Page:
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Managing the Modern Workplace
V&E International Labor & Employment Resources

  • 02
  • November
  • 2017

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Non-Compete Agreements Are Getting Even More Personal

In crafting their non-competes, employers often focus on the “big ticket” questions: How long can a former employee be sidelined? How large of an area can the former employee be prevented from working in? What type of conduct can the former employee be restricted from doing? Given that the answers to these questions have a large practical impact on an employer’s operations, it is perhaps unsurprising that the more abstract concept of personal jurisdiction does not often steal the spotlight. But, in light of a recent decision by the Court of Chancery of Delaware, perhaps it should.

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Time to Review Nonsolicitation Covenants

I’ve found that it’s fairly common for Texas employers to have questions about the enforceability of a non-compete, but not so common for them to ask about the enforceability of their non-solicitation agreements. Yet, I often find myself in a courtroom relying on those non-solicits to try to get a departed employee to stop contacting a client’s customers or employees.

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  • 11
  • July
  • 2017

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Texas Supreme Court Weighs In on Jones Act Coverage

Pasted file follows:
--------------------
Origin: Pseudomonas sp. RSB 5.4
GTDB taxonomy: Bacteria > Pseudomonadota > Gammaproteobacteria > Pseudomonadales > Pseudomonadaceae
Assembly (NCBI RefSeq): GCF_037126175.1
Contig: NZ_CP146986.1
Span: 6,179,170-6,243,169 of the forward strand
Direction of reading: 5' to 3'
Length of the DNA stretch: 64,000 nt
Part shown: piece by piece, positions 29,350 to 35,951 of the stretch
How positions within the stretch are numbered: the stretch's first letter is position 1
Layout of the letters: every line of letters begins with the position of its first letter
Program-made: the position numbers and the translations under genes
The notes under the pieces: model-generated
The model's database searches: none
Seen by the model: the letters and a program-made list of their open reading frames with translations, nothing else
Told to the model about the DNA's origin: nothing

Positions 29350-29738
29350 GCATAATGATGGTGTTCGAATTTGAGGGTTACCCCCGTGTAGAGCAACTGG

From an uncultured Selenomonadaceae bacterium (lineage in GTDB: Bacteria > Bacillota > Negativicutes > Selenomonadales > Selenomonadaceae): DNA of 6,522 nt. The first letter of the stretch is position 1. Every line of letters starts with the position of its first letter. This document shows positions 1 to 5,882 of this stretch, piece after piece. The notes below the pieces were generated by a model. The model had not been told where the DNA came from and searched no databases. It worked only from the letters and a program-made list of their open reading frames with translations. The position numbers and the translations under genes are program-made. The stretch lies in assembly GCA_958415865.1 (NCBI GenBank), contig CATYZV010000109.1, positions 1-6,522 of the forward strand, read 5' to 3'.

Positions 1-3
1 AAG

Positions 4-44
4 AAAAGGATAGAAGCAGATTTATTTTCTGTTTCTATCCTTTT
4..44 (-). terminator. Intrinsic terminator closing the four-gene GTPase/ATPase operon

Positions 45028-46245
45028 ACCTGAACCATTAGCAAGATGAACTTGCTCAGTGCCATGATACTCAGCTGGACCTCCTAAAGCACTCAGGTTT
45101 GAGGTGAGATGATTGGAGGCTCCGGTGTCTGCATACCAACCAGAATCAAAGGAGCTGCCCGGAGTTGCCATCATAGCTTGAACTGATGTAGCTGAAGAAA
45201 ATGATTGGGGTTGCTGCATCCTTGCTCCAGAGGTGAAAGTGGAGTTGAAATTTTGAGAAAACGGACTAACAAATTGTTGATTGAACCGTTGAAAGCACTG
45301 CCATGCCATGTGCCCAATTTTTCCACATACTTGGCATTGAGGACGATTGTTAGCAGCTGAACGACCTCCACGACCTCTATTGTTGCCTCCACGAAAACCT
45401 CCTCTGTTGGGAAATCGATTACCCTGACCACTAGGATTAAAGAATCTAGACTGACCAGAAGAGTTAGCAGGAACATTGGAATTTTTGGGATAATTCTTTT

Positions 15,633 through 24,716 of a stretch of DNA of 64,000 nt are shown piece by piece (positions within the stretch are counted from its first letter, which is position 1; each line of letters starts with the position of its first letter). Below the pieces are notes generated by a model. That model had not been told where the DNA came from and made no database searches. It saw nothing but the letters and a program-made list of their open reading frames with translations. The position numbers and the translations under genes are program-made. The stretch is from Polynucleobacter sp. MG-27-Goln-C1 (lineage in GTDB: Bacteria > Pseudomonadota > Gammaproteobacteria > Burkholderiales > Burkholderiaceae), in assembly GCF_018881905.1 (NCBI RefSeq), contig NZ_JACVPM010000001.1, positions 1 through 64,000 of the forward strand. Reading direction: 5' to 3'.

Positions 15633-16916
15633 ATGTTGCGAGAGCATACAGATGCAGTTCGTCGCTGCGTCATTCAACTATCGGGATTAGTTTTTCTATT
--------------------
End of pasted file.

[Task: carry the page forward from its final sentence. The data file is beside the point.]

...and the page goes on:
The Texas Supreme Court recently addressed an important question of Jones Act coverage: when is a vessel “out of navigation” and thus outside the Act’s purview?1 With the number of stacked rigs in the Gulf of Mexico, this is an important case for companies with employees on those rigs. In a 5-4 split decision, the Court found that a ship that was taken out of service, subjected to a 20-month conversion process, and unable to engage in transportation was “out of navigation.”

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Employers May Not Always Enjoy the Luck of the Irish

During meetings in Dublin, Ireland, I was reminded that employers in many countries outside the U.S. need to be prepared for injunction cases when terminating employees. I spent the first three months of this year representing an employer that brought an injunction action against a former executive for enforcement of non-compete and confidentiality obligations. It was intense and time consuming, but the company was on the offensive to protect its business interests. Injunction cases are still rare in the U.S., and even less likely to be brought by employees upon termination than by the employer. In places such as Ireland, however, employers might instead find themselves on the defensive in injunction cases. There, employees can bring injunction actions to stop the employer from terminating their employment and require continued payment of the employees’ wages.

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Contributors

Thomas H. Wilson

Thomas H. Wilson Partner

Christopher V. Bacon

Christopher V. Bacon Counsel

Sean Becker

Sean Becker Partner

Stephen M. Jacobson

Stephen M. Jacobson Partner

Martin C. Luff

Martin Luff Counsel

Lawrence S. Elbaum Partner

S. Grace Ho

S. Grace Ho Counsel

Jacob D. Ecker

Jacob D. Ecker Associate

Robert Sheppard

Robert Sheppard Associate